Publication date: August 2010
Source: ARC provided by publicist
During the World's Fair in Philadelphia in 1876, Katherine must come to terms with the loss of her twin sister Anna. She struggles to understand why Anna is gone and her part in the loss of her sister. Surrounded by the people who came to Philadelphia for the fair and by cultures from around the world represented there, we get a very individual and human story of one young woman remembering the times she had with Anna and deciding if she wants to live life without her.
Things I Liked:
Lovely, lovely writing. This is my second taste of Beth Kephart, and I have to admit she has a way with words. The writing isn't what you'd call flowery, showy or gripping, but it has a quiet power that draws you into the heart and soul of her characters. I loved the setting, a time and place that I haven't read a lot about. But, I especially loved Anna and Katherine. They are what make this story tick. The memories of the heartbreak and joy that both come from the same relationship. A touching story. Some lovely quotes:
The bird has gone off on some tune. Short, unsustained notes - more like questions than songs. The rustling of its feathers is like the sound of a hand cupped to an ear - that space between the hand and the ear, where the heartbeat echoes. p 38-39 of ARC
High above is the crystal chandelier, and Anna won't take her eyes off it; in Anna's eyes it shines. It's like the icicles that form on the edge of a roof when the sun gets trapped inside - a cascade of ice and sun.Things I Didn't Like:
"Like sitting inside a jewelry box," Anna whispers, and Katherine nods. p 158 of ARC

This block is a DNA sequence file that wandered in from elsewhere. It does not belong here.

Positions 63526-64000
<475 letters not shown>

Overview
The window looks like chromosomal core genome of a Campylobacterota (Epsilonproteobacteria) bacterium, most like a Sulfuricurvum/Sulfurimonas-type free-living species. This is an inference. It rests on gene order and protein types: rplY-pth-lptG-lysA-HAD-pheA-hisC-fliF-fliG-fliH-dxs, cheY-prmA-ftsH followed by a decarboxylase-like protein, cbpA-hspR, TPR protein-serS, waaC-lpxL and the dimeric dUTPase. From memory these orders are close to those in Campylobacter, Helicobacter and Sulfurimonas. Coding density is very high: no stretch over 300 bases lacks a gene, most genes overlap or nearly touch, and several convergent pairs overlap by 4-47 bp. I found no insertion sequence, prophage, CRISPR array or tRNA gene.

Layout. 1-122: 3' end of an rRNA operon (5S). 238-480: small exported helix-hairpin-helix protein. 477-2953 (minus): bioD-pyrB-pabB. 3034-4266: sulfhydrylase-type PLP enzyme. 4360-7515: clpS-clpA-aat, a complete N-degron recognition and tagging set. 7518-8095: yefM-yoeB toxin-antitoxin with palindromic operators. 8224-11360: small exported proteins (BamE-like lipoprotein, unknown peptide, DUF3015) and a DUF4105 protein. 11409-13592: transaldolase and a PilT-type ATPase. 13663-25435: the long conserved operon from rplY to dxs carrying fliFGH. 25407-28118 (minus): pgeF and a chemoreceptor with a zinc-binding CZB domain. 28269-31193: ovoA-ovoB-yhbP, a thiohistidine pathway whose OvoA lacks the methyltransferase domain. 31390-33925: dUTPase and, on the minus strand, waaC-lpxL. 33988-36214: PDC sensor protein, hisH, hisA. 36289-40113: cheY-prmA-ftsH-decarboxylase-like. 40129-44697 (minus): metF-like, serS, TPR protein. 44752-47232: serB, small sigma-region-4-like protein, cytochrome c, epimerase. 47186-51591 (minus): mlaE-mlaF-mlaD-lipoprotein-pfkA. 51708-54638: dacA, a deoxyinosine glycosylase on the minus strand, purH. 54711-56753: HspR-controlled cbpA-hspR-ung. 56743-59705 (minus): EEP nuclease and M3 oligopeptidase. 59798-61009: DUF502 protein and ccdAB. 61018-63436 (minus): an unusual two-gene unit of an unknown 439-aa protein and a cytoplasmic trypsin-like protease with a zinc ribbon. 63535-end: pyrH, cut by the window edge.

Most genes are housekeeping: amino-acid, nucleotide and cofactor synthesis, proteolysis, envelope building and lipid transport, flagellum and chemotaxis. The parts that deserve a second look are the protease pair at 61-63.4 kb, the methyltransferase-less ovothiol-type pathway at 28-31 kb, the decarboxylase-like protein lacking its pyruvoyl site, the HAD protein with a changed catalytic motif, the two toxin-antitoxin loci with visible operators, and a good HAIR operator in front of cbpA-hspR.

I found that I was less interested in the present parts of the story, at least initially. I loved far more the flashbacks Katherine experiences, her memories of Anna. When she was in the present, things were so much more foggy. I think that might have been intentional, since she was trying to deal with the guilt and sorrow and it was clouding her sight. However, I got confused and even a bit bored with those parts. But, taken as a whole, I really enjoyed this book!
The Sky is Everywhere by Jandy Nelson
Nothing But Ghosts by Beth Kephart
BOOK CONTENT RATINGS:
that I recall...
a very little implied
some scary situations, nothing graphically violent
Overall rating: ****
The Hidden Treasures idea for a BBAW post is perfect for this review. I know Kephart's books have been under the radar for many, though the efforts of Amy from My Friend Amy and Nicole from Linus' Blanket have helped a lot. I know they are the reasons I picked up my first Kephart and why I agreed to read this one as well. She could certainly use more attention, and I think deserves it, if only for the sheer beauty of her writing!
And I would be remiss in my Hidden Treasure duties if I didn't also mention an absolute favorite classic book that I think I have yet to meet a book blogger who's read it! This beautiful book is Precious Bane by Mary Webb, which I posted a review of a long time ago. This book impacted me so much when I read it, possibly because it was a gift from my sister-in-law during a time when I was recovering from a (seemingly) broken heart. I was definitely mopey, sad, and feeling ugly. This book reminded me what beauty is and to look for it in everyone. If you can get through the colloquial language of the book (which is probably the hardest thing people find when reading it), then it is bright and sparkling and so lovely. If you have the time and patience, do try it and then come back and let's talk about it. Ok, end of raving.
What is your Hidden Treasure?
If you buy through my Amazon linkage, I will get a very small percentage